Pistorius: 'I would expect an appeal this afternoon', says South African journalist

'I would expect an appeal this afternoon', says South African journalist on Oscar Pistorius sentencing

Surprise has been expressed at the length of former Paralympian Pistorius' sentence

Wednesday, July 6, 2016

Oscar Pistorius has been sentenced for six years in prison for the murder of Reeva Steenkamp, and South African journalist Jason Humphries believes this will be appealed by the state.

The athlete shot his then-girlfriend Steenkamp four times through a locked toilet door in 2013. He originally received a five-year conviction for manslaughter, but an appeal turned that verdict over to murder in December.

During one court trial, his defence asked him to walk around the court on his stumps, showing his vulnerability.

"The general consensus was that he'd get eight to ten years," Humphries told Julia Hartley-Brewer.  

"There are some mitigating factors in the case, but the judge felt the mitigating actors outweighted the aggravating factors.

"[Vulnerability has] been his defence all the way through – that due to his disabilities he was always more nervous than a normal person would be.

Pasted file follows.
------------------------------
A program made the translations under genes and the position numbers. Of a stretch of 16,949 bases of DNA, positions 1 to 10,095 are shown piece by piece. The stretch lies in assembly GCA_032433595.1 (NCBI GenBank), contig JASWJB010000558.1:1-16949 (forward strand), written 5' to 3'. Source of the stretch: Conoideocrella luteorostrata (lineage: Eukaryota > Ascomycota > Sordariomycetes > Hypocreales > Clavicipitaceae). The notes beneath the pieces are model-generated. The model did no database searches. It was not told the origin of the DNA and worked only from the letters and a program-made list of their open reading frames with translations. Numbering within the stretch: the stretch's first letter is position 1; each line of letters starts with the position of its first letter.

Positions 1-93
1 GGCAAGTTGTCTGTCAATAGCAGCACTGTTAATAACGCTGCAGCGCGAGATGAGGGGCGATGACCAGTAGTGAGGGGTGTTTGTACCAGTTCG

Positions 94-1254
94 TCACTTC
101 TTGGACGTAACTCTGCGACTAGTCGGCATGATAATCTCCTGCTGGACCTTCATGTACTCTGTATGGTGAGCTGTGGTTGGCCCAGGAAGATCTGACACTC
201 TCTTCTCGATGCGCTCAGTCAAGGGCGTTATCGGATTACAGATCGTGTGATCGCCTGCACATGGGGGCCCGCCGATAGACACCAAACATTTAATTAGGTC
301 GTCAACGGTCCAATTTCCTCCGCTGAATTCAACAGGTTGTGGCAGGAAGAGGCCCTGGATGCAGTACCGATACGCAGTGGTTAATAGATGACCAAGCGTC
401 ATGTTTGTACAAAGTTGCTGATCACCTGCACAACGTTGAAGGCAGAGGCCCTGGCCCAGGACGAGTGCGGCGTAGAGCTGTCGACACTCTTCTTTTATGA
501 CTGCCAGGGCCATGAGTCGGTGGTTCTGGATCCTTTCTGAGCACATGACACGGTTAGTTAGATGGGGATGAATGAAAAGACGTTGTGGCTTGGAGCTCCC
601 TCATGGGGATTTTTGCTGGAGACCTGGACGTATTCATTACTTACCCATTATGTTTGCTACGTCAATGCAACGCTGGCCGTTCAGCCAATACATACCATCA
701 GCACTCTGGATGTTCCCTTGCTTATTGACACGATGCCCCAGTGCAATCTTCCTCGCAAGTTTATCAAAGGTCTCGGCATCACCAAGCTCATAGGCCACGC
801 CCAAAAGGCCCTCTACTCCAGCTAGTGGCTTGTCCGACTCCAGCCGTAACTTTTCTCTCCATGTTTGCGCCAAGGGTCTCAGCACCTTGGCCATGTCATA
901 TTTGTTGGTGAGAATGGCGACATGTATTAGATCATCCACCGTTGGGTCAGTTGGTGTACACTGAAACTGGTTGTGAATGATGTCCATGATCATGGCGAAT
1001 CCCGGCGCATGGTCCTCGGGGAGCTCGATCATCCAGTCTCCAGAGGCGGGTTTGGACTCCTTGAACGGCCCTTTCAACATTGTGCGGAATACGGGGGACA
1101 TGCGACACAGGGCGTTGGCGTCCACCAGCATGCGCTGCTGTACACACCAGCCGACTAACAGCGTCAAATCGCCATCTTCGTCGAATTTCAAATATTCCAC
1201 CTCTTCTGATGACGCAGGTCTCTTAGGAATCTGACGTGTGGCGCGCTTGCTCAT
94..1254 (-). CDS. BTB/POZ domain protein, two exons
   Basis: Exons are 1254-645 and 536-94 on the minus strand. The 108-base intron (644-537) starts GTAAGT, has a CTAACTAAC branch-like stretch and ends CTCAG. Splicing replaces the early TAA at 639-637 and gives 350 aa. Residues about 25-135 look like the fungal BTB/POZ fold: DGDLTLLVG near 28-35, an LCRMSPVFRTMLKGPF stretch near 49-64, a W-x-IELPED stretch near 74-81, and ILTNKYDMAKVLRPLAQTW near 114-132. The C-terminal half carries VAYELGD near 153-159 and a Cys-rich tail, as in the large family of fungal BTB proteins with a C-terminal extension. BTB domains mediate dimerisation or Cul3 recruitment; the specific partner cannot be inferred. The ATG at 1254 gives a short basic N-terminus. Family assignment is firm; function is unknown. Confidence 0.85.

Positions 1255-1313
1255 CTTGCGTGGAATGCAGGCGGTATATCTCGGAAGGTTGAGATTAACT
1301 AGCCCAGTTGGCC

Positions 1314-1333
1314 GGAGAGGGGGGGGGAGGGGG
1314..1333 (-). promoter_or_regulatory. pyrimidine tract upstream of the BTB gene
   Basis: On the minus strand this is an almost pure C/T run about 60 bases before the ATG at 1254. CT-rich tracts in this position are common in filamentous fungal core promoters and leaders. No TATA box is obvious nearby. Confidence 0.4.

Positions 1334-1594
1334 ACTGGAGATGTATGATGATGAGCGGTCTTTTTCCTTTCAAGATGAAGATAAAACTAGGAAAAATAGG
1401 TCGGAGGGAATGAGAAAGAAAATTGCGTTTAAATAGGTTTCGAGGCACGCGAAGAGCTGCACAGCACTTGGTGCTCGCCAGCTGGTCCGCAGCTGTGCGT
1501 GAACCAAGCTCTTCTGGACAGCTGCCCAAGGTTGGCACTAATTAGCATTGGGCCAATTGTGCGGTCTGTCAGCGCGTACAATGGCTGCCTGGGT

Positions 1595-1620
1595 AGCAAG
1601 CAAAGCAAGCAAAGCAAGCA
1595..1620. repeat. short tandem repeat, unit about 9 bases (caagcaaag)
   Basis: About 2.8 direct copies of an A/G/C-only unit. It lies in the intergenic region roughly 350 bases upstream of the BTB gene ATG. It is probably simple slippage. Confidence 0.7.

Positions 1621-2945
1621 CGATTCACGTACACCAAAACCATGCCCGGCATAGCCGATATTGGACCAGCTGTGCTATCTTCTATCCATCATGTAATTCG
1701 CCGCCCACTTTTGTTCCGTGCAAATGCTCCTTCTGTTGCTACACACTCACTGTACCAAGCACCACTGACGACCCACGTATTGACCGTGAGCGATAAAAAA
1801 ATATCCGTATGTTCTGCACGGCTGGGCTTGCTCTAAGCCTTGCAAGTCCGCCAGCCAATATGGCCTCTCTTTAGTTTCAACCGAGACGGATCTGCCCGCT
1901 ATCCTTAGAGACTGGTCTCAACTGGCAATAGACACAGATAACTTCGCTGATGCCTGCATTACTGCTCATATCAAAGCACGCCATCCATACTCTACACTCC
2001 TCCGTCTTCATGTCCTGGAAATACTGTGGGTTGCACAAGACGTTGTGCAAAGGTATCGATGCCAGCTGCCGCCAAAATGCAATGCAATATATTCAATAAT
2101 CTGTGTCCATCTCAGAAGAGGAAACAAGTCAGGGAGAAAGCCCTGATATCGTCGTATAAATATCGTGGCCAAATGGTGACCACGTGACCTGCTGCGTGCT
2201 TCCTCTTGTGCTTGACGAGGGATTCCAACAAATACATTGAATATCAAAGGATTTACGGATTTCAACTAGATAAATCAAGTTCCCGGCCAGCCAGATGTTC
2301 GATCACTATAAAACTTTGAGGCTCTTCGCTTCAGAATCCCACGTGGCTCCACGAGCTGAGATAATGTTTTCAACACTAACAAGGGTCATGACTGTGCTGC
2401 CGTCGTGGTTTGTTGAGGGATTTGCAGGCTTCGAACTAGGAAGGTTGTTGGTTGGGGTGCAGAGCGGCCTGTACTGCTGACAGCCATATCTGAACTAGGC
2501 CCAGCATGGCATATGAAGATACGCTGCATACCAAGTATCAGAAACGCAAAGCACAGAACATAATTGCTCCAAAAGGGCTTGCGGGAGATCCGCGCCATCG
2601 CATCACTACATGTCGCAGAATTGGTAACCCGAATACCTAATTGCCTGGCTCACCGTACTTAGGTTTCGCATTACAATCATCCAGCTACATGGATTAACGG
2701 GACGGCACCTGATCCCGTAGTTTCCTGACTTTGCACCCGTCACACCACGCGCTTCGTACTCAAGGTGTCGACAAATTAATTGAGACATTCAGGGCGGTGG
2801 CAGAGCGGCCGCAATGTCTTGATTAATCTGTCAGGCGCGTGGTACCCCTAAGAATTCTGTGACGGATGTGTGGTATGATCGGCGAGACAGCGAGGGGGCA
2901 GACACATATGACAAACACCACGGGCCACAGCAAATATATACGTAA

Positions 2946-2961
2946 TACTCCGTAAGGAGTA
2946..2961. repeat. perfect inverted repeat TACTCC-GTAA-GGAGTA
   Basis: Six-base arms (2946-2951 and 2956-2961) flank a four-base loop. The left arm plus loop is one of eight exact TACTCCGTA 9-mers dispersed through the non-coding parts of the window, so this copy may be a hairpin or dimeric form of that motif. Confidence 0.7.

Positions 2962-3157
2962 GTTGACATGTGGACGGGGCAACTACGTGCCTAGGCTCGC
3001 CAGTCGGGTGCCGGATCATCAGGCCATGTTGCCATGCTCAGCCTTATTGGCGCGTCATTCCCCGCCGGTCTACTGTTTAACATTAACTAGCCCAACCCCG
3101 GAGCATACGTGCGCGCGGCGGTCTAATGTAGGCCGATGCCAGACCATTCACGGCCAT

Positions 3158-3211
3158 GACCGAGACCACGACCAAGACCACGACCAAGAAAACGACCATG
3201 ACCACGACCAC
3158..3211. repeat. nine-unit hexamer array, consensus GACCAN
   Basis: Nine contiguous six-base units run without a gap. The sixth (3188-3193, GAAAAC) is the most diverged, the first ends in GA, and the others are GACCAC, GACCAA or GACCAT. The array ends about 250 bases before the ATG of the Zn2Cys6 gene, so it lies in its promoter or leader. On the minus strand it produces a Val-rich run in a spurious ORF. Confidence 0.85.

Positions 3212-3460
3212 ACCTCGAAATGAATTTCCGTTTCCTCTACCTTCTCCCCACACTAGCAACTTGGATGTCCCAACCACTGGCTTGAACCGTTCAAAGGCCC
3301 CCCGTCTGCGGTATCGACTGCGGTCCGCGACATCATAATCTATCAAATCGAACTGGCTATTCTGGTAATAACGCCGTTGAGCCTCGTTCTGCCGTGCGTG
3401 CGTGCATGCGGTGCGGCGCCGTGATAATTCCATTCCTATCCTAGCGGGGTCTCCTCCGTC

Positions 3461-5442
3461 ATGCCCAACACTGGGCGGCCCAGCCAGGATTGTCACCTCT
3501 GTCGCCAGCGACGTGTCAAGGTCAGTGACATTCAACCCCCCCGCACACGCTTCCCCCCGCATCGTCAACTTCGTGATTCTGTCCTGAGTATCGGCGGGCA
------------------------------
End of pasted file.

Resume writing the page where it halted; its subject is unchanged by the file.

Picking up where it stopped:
"Not surprisingly Oscar's defence team are quite happy with the sentence, they will not be appealing, but I think it's almost certain that the state will appeal the sentence.

"The case will go back to the Supreme Court of Appeal, which was the institution which found Oscar guilty of murder, not manslaughter.

"I would expect an appeal this afternoon some time."

Many feel the sentence is not long enough.

"Public opinion in South Africa was much like the rest of the world – people were shocked that he only got a manslaughter charge," he added.

"The ANC Women’s League who has supported the Steenkamp family, released a statement just recently and described the sentence as an insult.

"A television producer was robbed of his phone, and those perpetrators received 15 years. So it does show the huge disparity between wealth and prior defendants, and also raises the question of different justices for people of different colour."